Kialo Glossary

Because Kialo is different from any other online discussion platform, we’ve needed to give some names to things that don’t have obvious analogs elsewhere. This glossary will help you understand what we’re talking about!

Background Info
The background info (information) of a discussion (sometimes called “discussion info or shortened to “bg info”) is a short summary introducing users to a discussion’s topic. This can also be a place where key information about the discussion is included, so be sure to check it if you’re joining a new discussion (especially if it’s a large one)! For more information on how to open a background info or include one in your discussion, see Adding Background Info.

A claim is the building-block of a Kialo discussion. A claim is, in its most basic form, a single piece of an argument made in a discussion. A claim can be either a pro or a con, depending on whether it argues for (pro) or against (con) the claim directly above it (sometimes called the parent claim). Claims are rarely entire arguments within themselves; but rather a set of related claims link together the ideas behind an argument. This allows you to inspect each step of the thinking behind an argument. Claims should be as clear and concise as possible, and make one point per claim.

A discussion (sometimes called a debate) is where the magic on Kialo happens. Each discussion on Kialo has a title – not to be confused with a thesis – which outlines the topic being discussed, usually in the form of a question (“Does pineapple belong on pizza?”). For further information on how discussions work (and how best to manage them), see Using Discussions.

A claim is voted on by users in a discussion to show how effective it is at arguing for or against its parent claim – the result is the claim’s impact. Impact is visually represented by the 4 bars located at the top-left of each claim – these are called impact meters. To find out more about impact meters and how to vote, see Using Voting.

Perspectives allow you to change which users’ or groups of users’ votes are included in calculating the impact meters in a discussion. For more information, see Understanding Perspectives.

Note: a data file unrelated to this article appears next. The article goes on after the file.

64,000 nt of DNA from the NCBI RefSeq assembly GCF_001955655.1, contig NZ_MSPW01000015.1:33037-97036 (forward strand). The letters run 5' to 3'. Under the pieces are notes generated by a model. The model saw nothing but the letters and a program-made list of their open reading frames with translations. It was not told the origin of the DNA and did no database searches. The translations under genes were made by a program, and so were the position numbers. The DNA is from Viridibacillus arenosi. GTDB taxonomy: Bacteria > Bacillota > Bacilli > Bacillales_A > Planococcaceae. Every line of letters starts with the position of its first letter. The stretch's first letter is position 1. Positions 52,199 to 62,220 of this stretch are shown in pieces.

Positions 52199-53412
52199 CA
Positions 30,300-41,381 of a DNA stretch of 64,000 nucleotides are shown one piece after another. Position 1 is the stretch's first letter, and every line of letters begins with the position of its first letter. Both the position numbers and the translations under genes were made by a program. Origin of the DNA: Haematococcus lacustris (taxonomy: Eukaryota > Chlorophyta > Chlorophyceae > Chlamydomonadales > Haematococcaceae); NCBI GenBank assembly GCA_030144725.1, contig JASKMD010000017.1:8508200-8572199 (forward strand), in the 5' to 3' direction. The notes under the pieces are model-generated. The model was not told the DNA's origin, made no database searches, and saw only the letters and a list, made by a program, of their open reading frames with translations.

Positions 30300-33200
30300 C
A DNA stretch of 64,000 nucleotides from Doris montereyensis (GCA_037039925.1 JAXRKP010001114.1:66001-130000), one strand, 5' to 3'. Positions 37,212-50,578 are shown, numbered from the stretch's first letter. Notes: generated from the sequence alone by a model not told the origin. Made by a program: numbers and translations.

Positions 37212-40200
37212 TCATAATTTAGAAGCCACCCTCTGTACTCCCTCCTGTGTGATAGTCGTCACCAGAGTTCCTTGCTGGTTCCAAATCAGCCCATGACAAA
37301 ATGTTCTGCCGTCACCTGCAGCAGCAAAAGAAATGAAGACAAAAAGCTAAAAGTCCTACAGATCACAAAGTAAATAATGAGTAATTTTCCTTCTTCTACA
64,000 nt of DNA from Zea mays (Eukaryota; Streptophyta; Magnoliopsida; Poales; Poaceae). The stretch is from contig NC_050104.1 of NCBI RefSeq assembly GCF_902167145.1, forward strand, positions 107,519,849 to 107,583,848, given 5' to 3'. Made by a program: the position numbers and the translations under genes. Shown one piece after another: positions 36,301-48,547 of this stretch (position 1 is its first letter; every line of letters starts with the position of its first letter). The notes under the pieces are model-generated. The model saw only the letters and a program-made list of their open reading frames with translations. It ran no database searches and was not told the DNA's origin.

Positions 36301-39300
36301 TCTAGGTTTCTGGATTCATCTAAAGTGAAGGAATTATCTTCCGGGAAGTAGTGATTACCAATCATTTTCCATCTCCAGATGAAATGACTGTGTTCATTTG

See About Teams.

are expressions of gratitude to users for actions taken on the platform, given by other users. The number of times a user has been thanked by other users on Kialo appears beside their name in brackets around the site. Users can be thanked for an action by clicking the empty heart icon next to their comment or activity underneath a claim. For more information, see Thanking Someone.

A thesis is where each discussion starts – this is the initial claim which the arguments underneath are supporting or critiquing. A thesis should, as such, be written as a claim (“Pineapple belongs on pizza.”) that one can oppose or support, rather than a question. Where there are many potential answers to a topic’s question, debates can have multiple theses (see Multi- vs Single-Thesis Discussions).

The discussion title (also known as the
discussion topic) is the question which a discussion attempts to address. It should, as such, be written in the form of a question (such as “Does pineapple belong on pizza?”) which summarizes the topic at hand. The discussion title is what other users see on the My Kialo and Explore pages (as well as searches), so it is important to ensure it is concise yet accurate!

See About Voting.

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